There’s several different ways this could be answered depending on other factors. But to provide a simple answer, my personal opinion is that 2 hour tasks are too small. I’d recommend combining them into one task of 8 hours. If you need the task to show a two day duration, I’d suggest Fixed Units and the assigned resource having an assignment units of 50%. If there’s no reason the task MUST take 2 days, then also use Fixed Units, assign the resource at full allocation, and let the scheduling tool reflect that it will take less than 2 days to complete. (If you force a duration, you’re manually constraining the duration and preventing the scheduling engine from doing what its designed to do)
Overall, I’d recommend keeping the schedule as simple as possible. Understand what you need to track and set up the schedule accordingly. Meaning, is there a real reason each 2 hour effort must be an independent task? Are they each creating specific key deliverables that must be tracked independently? Does each need different assigned resources? Or does each have different dependency relationships? So there could be valid reasons, but in this case, it’s the same resource assigned and it sounds like you just need to make sure that set of work items is completed. So do it as simply as possible in the schedule.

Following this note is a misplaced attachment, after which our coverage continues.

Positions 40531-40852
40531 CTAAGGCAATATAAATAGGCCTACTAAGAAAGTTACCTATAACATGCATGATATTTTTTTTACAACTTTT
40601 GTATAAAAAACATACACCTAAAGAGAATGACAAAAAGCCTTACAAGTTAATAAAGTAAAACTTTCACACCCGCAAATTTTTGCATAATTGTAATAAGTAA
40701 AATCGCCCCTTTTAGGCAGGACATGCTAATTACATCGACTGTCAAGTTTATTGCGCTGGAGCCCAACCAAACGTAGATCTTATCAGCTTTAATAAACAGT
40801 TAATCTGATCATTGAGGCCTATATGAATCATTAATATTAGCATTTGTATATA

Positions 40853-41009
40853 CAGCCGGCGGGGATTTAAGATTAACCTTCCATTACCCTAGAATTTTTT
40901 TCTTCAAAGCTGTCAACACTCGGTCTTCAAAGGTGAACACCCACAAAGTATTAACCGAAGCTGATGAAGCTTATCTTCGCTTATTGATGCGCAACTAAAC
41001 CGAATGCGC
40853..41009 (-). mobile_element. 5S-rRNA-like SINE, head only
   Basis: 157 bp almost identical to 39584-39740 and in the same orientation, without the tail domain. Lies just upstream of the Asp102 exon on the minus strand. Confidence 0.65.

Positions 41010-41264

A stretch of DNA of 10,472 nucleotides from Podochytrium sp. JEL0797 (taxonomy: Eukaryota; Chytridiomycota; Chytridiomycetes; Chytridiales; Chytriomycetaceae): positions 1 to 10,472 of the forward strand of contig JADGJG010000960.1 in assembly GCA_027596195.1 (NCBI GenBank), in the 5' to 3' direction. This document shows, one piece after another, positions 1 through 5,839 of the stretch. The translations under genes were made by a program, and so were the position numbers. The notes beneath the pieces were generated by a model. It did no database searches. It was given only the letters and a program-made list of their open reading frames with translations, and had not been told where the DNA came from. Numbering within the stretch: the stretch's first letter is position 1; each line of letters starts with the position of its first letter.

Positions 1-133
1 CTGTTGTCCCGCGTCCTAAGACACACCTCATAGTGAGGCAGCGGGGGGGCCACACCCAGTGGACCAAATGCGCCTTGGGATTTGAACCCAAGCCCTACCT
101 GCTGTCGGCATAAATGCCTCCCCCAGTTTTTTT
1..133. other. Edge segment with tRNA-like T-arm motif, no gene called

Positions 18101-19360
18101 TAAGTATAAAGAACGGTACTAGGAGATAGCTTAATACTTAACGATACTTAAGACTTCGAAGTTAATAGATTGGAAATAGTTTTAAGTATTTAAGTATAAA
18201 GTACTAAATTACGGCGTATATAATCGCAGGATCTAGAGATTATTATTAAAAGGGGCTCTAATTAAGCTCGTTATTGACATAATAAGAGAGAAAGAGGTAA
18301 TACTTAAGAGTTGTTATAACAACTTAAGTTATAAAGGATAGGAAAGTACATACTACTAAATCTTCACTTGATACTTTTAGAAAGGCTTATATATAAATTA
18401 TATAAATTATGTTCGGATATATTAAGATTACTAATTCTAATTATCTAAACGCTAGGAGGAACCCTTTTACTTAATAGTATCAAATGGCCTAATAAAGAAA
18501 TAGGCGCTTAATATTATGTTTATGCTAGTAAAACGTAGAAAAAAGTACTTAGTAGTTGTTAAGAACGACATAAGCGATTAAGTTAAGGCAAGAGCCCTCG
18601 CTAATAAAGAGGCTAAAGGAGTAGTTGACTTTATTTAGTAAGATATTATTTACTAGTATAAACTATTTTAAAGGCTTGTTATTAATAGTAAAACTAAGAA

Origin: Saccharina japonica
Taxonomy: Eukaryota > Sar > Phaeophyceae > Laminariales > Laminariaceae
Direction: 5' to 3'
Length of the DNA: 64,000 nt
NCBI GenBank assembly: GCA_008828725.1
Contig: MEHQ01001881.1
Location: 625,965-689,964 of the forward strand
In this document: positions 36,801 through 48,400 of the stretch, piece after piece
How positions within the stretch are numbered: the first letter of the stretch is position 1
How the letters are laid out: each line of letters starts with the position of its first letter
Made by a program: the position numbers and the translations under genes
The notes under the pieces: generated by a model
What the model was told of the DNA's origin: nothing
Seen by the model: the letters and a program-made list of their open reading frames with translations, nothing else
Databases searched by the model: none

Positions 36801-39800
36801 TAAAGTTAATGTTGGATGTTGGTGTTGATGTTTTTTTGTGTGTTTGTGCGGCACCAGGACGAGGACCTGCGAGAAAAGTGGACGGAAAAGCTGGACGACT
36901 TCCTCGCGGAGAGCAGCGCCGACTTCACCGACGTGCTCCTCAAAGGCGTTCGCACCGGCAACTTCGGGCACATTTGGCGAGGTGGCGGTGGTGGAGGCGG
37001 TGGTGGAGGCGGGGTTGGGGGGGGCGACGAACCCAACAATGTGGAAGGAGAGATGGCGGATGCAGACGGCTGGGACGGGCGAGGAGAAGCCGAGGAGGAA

Both Fixed Duration and Fixed Units will work, the question is what do want MS Project to NOT change if you adjust the task. If it is more critical that the assignment units value doesn’t change, then use Fixed Units. If the Duration is more critical and that must not change, use Fixed Duration. Generally speaking, here’s how I use them.
Fixed Units applies more to project resources. For example, Bob is on the project at 50% and we don’t want project to dynamically change that value to something else.
Fixed Duration applies more towards external events where work isn’t being tracked at the resource level. For example, the phone company needs 2 days to install the equipment after it arrives.